One of life's little ironies played itself out in the United States Senate these past few days. Let us return to 2005. Then Majority Leader William H. (Bill) Frist, M.D. (R-TN) threatened a rules change which would have made confirmations subject to an up-or-down vote. Analysts such as Mike Hammond, former Counsel to the Senate Steering Committee (the caucus of conservative Senators) argued that if Senate Rule 22 were amended for confirmation votes it well could carry over into the legislative arena and end the filibuster. Frist was hesitant and waited too long. Senator John S. McCain (R-AZ), who was no great friend of the Majority Leader, pulled the rug out from him by putting together the Gang of 14. Because of that move Rule 22 was preserved. According to Senator Robert C. Byrd (D-WVA) the Senate, indeed the Republic itself, was saved.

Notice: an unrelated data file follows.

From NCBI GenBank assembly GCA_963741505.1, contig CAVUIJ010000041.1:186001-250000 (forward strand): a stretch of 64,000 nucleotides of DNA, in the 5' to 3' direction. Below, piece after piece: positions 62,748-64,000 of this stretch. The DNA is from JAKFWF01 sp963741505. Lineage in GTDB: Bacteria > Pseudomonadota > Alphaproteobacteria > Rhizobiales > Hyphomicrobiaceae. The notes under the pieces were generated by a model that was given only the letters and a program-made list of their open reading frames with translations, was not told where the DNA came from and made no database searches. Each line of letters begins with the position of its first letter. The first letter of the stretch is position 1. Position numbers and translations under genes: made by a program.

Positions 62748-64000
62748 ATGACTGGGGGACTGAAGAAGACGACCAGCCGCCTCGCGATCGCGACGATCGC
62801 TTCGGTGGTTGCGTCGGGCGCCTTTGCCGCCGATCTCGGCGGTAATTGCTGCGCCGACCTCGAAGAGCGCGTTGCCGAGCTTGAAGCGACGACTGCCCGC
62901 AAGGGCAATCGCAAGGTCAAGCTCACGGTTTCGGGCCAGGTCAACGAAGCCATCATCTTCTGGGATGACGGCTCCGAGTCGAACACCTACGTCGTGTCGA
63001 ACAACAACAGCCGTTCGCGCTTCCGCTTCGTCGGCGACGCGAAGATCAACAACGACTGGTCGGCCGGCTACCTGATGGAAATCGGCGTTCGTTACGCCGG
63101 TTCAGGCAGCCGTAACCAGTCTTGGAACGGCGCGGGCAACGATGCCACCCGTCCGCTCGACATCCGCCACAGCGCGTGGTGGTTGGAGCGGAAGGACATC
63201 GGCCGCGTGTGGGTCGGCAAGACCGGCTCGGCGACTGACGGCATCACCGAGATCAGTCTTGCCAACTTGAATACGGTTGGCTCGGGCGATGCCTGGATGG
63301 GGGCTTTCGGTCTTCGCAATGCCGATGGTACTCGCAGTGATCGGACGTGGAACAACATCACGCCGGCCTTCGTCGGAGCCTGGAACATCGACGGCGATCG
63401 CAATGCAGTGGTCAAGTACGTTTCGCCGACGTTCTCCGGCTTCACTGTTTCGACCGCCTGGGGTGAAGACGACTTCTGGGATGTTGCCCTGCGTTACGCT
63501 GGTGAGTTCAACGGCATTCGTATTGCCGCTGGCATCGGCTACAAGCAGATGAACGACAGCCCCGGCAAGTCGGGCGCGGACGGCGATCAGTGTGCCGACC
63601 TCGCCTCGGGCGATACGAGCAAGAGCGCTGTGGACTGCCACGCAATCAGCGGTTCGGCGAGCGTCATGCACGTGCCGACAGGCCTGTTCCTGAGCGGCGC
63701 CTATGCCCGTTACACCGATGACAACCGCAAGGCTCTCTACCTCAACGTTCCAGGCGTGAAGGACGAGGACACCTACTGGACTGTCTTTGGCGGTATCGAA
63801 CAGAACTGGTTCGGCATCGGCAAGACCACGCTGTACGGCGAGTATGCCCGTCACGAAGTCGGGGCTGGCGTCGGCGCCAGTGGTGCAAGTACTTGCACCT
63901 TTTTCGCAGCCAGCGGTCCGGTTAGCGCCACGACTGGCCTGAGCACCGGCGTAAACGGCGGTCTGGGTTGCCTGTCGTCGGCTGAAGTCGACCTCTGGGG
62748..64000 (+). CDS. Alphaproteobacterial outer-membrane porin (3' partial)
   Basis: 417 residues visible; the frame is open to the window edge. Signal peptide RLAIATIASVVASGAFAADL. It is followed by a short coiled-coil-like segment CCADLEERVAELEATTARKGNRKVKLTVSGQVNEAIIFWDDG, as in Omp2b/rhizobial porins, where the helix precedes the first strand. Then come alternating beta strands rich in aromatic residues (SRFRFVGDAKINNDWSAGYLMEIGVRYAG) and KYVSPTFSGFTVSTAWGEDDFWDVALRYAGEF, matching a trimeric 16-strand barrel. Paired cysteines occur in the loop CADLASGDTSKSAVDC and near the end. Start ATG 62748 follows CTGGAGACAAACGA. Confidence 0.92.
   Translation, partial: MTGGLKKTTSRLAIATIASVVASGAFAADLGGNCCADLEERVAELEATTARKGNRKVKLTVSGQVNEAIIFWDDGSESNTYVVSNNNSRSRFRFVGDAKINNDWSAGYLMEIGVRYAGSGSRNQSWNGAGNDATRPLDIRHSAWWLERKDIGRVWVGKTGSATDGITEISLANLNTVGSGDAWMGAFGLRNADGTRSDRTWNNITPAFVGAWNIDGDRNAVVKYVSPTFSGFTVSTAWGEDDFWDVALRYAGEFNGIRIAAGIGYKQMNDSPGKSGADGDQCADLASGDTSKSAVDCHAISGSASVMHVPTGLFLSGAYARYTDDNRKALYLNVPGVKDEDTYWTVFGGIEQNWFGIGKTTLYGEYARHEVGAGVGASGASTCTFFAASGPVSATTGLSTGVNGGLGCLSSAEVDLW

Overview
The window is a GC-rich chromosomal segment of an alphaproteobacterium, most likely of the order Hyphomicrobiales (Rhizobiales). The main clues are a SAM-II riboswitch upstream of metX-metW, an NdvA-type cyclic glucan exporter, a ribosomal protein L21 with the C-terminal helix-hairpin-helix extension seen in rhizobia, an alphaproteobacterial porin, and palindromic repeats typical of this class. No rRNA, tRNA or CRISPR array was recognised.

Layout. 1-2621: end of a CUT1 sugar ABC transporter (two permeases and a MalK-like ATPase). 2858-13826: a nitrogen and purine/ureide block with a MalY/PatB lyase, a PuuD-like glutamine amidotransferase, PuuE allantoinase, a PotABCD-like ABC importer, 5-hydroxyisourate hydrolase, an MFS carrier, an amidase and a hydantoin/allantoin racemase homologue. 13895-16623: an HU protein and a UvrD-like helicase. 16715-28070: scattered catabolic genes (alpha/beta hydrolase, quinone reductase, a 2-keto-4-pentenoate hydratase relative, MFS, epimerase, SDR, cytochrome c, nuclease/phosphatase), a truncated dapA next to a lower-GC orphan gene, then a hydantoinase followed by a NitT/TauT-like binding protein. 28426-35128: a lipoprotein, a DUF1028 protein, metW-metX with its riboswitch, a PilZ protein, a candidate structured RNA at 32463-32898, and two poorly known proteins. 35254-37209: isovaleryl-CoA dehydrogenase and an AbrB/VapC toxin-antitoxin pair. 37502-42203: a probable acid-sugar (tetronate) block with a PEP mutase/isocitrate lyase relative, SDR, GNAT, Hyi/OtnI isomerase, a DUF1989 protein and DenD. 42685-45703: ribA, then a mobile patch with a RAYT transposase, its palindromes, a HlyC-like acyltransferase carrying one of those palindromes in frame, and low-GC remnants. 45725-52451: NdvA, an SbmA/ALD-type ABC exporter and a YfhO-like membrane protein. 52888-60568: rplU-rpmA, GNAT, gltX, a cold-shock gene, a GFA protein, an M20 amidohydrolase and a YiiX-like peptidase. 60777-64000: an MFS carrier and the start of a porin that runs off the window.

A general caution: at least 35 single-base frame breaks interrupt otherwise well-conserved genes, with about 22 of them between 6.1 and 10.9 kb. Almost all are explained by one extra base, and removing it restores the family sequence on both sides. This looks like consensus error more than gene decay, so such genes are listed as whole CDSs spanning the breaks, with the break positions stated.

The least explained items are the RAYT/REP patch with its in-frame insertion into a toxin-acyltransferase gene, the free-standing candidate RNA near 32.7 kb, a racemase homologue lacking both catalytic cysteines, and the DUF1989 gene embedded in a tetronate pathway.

Early in 2005 Frist had told me that he would not run for the Presidency unless he achieved real reform and could run on that record. With the end of what was called the "nuclear option," Frist failed to achieve major reform in the Senate. True to his word, he headed home. Frist is a friend. I regard him as one of the finest Christians ever to have graced that office. But he was not an experienced leader. He was too cautious.
All during the 109th Congress Frist was frustrated. He had 55 Republican Senators. Yet because of the need to get 60 votes to avoid a filibuster, the Democrats were more in control than Frist or the Republicans. They played the game brilliantly, especially with the help of the media. Very little was accomplished in that Congress. The tax cuts are not permanent. There was no entitlement reform. Most appropriations bills, although passed by the House, died in the Senate.